Robert Louis Stevenson was a Scottish poet, essayist, author and travel writer best known for his masterpieces Treasure Island, Kidnapped, The Strange Case of Dr. Jekyll & Mr. Hyde and The Master of Ballantrae. He was born in Edinburgh, Scotland in 1850 and was the only child of Thomas and Margaret Balfour Stevenson. He was actually named Robert Lewis Stevenson but later, for reasons unknown, changed the spelling of his middle name to Louis.
It appears that his family was quite wealthy and Louis’ devoted nurse Allison Cunningham “Cummy” read to him and encouraged him at an early age to write his own stories which he did throughout his childhood. He later dedicated his collection of children’s poetry, “A Child’s Garden of Verses”, to her.
At the University of Edinburgh, he tried studying civil engineering which was his father’s occupation but found he was ill suited for it. He then began to study law for a time but decided to become a writer instead. His father insisted that he complete his law studies to have something to fall back on, which he did, but he never practiced law. Stevenson suffered from chronic illnesses throughout his life. It is believed today that his illness was tuberculosis. He often traveled to warmer climates for his health and it was during these trips that he wrote numerous novels, stories and essays based on his travels.
It was on one of these visits to France that he met Fanny Osbourne, an American artist, who was vacationing with her two children but without her husband. Stevenson and Fanny fell in love and he later traveled to San Francisco to be with her. They were married in 1880 after Fanny had obtained a divorce. The two, along with Fanny’s children went to Europe, spent time in England where Stevenson became acquainted with Henry James, and eventually the Stevensons traveled to the South Seas where they called Samoa their home for the remainder of their lives.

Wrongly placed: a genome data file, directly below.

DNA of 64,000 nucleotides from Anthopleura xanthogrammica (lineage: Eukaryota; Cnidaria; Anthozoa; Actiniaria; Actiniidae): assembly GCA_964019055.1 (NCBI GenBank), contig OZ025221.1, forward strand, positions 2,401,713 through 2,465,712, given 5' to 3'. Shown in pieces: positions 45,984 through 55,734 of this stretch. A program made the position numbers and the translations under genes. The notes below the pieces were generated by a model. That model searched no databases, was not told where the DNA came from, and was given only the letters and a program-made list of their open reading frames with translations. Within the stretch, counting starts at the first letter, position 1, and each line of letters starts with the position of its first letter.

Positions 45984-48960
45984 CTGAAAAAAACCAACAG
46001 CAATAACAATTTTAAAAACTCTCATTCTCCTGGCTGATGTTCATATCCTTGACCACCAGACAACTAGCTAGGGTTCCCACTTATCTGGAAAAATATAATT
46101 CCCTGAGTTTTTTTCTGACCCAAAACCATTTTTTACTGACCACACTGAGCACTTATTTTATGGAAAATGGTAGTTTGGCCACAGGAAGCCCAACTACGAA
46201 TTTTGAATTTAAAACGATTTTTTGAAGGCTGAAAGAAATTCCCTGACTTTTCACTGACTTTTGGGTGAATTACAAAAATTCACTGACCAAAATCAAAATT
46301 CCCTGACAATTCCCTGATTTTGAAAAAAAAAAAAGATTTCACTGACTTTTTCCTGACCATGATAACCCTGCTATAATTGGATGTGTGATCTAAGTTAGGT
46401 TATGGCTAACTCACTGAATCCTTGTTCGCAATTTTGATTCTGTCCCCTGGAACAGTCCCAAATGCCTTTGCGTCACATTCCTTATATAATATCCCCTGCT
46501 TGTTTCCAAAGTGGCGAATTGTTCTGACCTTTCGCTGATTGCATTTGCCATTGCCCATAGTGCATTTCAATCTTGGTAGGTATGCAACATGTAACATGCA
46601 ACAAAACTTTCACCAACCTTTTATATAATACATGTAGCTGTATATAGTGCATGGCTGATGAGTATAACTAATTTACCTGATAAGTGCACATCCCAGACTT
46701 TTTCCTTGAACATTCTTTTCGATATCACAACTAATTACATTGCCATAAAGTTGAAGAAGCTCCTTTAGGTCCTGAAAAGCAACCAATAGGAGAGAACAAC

Although he gained fame for his writings during his lifetime, he fell out of favor during the early 20th century when he was regarded as a second class writer. In the latter part of the century, Stevenson gained new stature and now ranks as the 28th most translated author in the world, ahead of writers Oscar Wilde and Edgar Allan Poe and just below Charles Dickens.
Robert Louis Stevenson died at home on the island of Samoa of a stroke on 3 December 1894 at the young age of 44 with his beloved Fanny by his side. His body of work includes 13 novels, at least 20 short stories not including those he co-authored with Fanny and his stepson Lloyd. Travel writing and poetry including “A Child’s Garden of Verses,” as well as his musical compositions indicate his broad knowledge and talent in the profession which he chose early in his life.